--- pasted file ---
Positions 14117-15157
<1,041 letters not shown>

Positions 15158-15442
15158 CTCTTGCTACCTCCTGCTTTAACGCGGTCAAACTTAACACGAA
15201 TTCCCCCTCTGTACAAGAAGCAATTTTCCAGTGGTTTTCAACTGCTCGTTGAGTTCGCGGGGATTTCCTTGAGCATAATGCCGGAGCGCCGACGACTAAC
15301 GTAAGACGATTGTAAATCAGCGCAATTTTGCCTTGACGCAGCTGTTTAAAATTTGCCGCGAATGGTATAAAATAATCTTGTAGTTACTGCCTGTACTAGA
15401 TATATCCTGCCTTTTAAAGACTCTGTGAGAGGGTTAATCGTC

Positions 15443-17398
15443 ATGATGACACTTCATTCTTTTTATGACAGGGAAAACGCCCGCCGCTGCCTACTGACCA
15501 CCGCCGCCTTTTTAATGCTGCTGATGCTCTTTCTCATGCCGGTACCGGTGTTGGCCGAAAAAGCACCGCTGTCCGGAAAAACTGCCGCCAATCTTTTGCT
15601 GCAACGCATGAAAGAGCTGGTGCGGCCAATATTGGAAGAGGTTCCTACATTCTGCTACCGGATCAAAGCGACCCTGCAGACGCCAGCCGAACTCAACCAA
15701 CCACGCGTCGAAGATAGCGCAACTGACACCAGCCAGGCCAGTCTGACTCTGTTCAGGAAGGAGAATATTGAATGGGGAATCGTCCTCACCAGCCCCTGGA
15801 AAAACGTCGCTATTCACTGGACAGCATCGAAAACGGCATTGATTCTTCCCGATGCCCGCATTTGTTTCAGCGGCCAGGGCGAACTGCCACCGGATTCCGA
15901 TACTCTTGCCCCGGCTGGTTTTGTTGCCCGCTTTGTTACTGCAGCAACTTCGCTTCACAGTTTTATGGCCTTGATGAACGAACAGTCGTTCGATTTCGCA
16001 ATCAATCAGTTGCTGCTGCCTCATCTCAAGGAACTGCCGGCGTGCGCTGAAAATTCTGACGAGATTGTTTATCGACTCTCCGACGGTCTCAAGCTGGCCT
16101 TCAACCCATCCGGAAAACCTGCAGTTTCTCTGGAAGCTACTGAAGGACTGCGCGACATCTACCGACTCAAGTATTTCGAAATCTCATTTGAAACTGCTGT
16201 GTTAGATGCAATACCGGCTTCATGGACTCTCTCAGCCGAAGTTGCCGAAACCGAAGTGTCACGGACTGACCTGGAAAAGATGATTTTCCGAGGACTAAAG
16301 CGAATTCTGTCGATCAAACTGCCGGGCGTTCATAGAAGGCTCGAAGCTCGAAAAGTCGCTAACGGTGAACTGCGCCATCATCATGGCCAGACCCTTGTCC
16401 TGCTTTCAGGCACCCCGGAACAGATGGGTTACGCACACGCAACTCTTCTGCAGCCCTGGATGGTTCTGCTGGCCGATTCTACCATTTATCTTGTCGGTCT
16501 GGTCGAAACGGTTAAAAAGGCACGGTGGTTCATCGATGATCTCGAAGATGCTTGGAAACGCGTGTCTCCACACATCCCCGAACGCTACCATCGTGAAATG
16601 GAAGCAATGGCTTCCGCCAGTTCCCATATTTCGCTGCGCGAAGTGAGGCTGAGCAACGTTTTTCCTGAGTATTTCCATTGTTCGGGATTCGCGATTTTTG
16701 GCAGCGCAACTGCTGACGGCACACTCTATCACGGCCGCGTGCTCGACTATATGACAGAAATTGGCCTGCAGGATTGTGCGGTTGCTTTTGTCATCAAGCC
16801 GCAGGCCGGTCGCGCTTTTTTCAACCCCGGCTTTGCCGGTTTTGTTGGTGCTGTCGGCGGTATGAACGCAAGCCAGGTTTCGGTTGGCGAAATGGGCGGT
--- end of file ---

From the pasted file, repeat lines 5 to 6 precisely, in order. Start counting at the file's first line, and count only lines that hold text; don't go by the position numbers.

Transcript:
15201 TTCCCCCTCTGTACAAGAAGCAATTTTCCAGTGGTTTTCAACTGCTCGTTGAGTTCGCGGGGATTTCCTTGAGCATAATGCCGGAGCGCCGACGACTAAC
15301 GTAAGACGATTGTAAATCAGCGCAATTTTGCCTTGACGCAGCTGTTTAAAATTTGCCGCGAATGGTATAAAATAATCTTGTAGTTACTGCCTGTACTAGA